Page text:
Pitch deck: How Google’s Waze sells ads
Google’s navigation app Waze helps drivers get to their destinations quickly. Simultaneously, it sells ads that try to convince drivers to alter their routes. Branded pins, for example, could highlight a nearby restaurant or retail store.
Waze recently partnered with WPP to help grow its ad business. “The goal is to deliver a better experience for drivers and a better experience for brands — more contextual, better targeted — than what is available today through traditional mediums such as radio and billboards,” said Sanja Partalo, svp, corporate strategy and digital development at WPP.
Digiday obtained a recent pitch deck by a sales representative at Waze from a source at a U.S. ad agency. The deck describes Waze’s audience in the U.S. — 29 million monthly active users who spend 10.5 hours per month on the app, on average — and shares examples of previous Waze campaigns from brands such as Outback Steakhouse, McDonald’s and 99 Cents Only Stores.
Ad buyers, with clients in retail and food, said they see Waze as an effective and inexpensive option. Ads on Waze start at $2 per day for a business advertising one location, according to a pitch deck Digiday obtained last May, and are sold at cost-per-impression. But buyers recently have asked about more personalization and targeting options. Google and Waze don’t share data with each other, so advertisers cannot target Waze users based on their Google data — at least for now.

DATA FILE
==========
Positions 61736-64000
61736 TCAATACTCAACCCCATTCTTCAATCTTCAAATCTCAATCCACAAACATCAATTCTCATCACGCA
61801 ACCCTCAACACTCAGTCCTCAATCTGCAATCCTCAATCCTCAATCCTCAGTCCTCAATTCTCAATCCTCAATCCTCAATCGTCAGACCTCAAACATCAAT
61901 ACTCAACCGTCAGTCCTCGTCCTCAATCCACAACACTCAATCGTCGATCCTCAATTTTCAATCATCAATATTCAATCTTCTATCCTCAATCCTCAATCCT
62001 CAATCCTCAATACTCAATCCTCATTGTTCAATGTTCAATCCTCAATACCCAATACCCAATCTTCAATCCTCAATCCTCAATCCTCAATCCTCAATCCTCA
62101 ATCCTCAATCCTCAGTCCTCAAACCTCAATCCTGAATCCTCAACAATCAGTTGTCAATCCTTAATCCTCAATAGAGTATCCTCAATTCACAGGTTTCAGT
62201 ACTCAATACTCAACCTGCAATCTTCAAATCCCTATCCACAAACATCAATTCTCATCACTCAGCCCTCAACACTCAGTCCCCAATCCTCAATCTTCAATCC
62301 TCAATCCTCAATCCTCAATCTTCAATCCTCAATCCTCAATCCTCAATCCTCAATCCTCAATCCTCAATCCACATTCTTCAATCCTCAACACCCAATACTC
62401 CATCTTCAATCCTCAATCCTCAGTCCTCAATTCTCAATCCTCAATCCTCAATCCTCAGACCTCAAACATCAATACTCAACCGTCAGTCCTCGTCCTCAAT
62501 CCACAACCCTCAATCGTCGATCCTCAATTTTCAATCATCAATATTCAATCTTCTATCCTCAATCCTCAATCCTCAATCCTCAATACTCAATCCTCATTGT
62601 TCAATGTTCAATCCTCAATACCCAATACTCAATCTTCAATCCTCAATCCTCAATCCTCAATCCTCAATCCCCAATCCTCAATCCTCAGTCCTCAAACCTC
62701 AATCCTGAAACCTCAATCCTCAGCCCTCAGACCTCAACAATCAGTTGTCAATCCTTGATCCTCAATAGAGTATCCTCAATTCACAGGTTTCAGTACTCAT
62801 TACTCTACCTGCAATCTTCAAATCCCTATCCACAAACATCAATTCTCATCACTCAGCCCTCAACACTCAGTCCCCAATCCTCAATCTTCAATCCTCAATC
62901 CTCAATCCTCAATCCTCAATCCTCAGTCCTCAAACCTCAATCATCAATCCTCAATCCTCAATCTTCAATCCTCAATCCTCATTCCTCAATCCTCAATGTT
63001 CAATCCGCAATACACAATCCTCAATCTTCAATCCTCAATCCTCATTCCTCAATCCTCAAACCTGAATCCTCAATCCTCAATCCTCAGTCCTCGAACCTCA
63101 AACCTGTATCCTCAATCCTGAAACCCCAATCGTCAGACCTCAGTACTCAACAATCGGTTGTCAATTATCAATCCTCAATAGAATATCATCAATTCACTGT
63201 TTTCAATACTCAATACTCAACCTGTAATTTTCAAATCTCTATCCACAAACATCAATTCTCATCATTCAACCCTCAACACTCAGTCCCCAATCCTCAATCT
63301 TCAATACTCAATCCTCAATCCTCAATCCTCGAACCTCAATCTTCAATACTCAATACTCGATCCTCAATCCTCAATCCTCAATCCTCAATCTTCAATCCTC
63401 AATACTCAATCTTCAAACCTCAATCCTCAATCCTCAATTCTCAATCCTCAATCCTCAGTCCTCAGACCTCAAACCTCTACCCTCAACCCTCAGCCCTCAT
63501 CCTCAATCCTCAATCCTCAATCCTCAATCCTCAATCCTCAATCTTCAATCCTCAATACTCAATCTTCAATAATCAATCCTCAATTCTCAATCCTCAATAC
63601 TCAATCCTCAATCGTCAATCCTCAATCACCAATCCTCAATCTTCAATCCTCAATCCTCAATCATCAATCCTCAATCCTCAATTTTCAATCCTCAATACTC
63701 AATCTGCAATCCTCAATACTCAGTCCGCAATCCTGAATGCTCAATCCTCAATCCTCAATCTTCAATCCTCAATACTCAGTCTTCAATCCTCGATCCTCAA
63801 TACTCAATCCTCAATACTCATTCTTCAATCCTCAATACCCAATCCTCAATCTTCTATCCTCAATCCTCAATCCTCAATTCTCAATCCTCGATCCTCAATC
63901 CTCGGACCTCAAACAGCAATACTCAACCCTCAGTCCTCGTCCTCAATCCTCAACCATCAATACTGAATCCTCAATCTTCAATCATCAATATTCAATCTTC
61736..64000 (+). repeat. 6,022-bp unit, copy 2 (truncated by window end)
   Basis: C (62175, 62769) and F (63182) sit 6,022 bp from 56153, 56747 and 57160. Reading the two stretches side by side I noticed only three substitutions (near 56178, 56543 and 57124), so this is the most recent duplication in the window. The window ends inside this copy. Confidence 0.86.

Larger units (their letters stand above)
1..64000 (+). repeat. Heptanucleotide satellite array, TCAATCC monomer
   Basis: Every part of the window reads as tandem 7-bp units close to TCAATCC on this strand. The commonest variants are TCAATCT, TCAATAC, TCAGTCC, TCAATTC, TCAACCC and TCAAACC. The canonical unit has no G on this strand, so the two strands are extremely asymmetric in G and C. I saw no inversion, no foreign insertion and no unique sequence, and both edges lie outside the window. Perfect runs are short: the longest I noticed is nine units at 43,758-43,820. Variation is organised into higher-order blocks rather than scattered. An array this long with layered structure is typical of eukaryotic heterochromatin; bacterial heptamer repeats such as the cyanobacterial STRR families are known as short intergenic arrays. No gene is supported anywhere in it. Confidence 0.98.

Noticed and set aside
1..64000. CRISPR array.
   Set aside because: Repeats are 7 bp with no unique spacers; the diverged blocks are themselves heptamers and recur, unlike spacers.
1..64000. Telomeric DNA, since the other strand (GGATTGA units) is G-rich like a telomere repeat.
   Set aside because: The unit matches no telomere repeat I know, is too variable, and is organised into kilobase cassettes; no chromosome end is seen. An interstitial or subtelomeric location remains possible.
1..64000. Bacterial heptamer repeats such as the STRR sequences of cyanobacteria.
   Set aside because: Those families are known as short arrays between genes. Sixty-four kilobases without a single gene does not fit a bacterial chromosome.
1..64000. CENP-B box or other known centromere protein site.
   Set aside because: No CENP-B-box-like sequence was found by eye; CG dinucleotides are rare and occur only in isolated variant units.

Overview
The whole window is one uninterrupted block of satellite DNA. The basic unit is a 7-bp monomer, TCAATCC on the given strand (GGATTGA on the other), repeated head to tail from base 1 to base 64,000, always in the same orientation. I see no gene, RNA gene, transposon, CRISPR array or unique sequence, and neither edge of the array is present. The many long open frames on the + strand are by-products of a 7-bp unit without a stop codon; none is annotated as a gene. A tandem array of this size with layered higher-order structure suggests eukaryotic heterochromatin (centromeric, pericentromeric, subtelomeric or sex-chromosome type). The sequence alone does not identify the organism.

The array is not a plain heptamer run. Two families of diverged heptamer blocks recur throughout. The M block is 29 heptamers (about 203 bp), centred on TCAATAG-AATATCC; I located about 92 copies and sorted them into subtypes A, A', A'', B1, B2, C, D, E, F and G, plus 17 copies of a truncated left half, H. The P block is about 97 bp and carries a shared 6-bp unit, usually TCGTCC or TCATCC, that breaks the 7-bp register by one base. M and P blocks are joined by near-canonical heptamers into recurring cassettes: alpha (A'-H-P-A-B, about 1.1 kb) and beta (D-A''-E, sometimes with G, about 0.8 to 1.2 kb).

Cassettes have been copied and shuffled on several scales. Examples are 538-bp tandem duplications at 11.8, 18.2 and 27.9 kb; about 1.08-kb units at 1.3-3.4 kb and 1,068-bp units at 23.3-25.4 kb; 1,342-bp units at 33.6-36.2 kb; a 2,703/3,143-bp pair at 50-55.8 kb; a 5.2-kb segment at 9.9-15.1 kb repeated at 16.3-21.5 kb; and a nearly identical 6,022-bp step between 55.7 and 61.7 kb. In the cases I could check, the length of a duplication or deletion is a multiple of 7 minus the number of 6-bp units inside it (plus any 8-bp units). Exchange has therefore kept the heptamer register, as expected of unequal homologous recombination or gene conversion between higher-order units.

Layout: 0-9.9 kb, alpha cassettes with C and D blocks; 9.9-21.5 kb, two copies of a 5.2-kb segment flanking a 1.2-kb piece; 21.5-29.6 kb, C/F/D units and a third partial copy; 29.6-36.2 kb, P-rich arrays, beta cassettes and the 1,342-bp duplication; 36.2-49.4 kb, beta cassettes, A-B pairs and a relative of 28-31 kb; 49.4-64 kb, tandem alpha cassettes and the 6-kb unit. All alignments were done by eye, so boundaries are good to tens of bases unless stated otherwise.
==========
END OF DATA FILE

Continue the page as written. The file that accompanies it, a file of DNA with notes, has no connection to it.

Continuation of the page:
Google doesn’t break out how much revenue Waze makes in its earnings, but the audience is evidently much smaller than Google overall. Waze has 115 million monthly active users in total, as of the WPP partnership announcement in February.
‘Now that I’m a mom, things need to change’: What a PR firm is doing to prevent burnout for working moms
As the pandemic continues to blur the lines between work-life balance, one communication firm is rolling out new measures to help working moms.
‘No better context’: Cooler Screens’ founder and CEO Arsen Avakian on returning to in-person networking
Digiday caught up with Avakian to hear how the company is approaching the hybrid festival as well as the return of in-person networking, retail media and the supply chain issues hammering companies today.
How WFH is taking its toll on our physical wellness
Not only have anxiety and depression become concerns among the workforce but so have physical ailments like exhaustion, aches and pains, headaches, digestive problems and high blood pressure, since permanent working from home was enforced.
SponsoredHow publishers can future-proof their contextual advertising strategy
Sal Cacciato, managing director, North America, video intelligence The discourse on contextual targeting has moved from “if” to “how.” Publishers are well aware that they need to be packaging their audiences in ways that enable contextual targeting, but many are still asking themselves what is the best way to achieve that goal. In a telling […]
A gaming influencer is launching a cannabis brand. Here’s how (and why) he’s converging the two worlds
As the esports audience ages into marijuana consumption, broader cultural attitudes toward the drug have also softened.
Member ExclusiveFashion marketers prepare for supply chain sustainability — and disruption
Fashion marketers are working overtime to understand what's next — including supply chain and sustainability.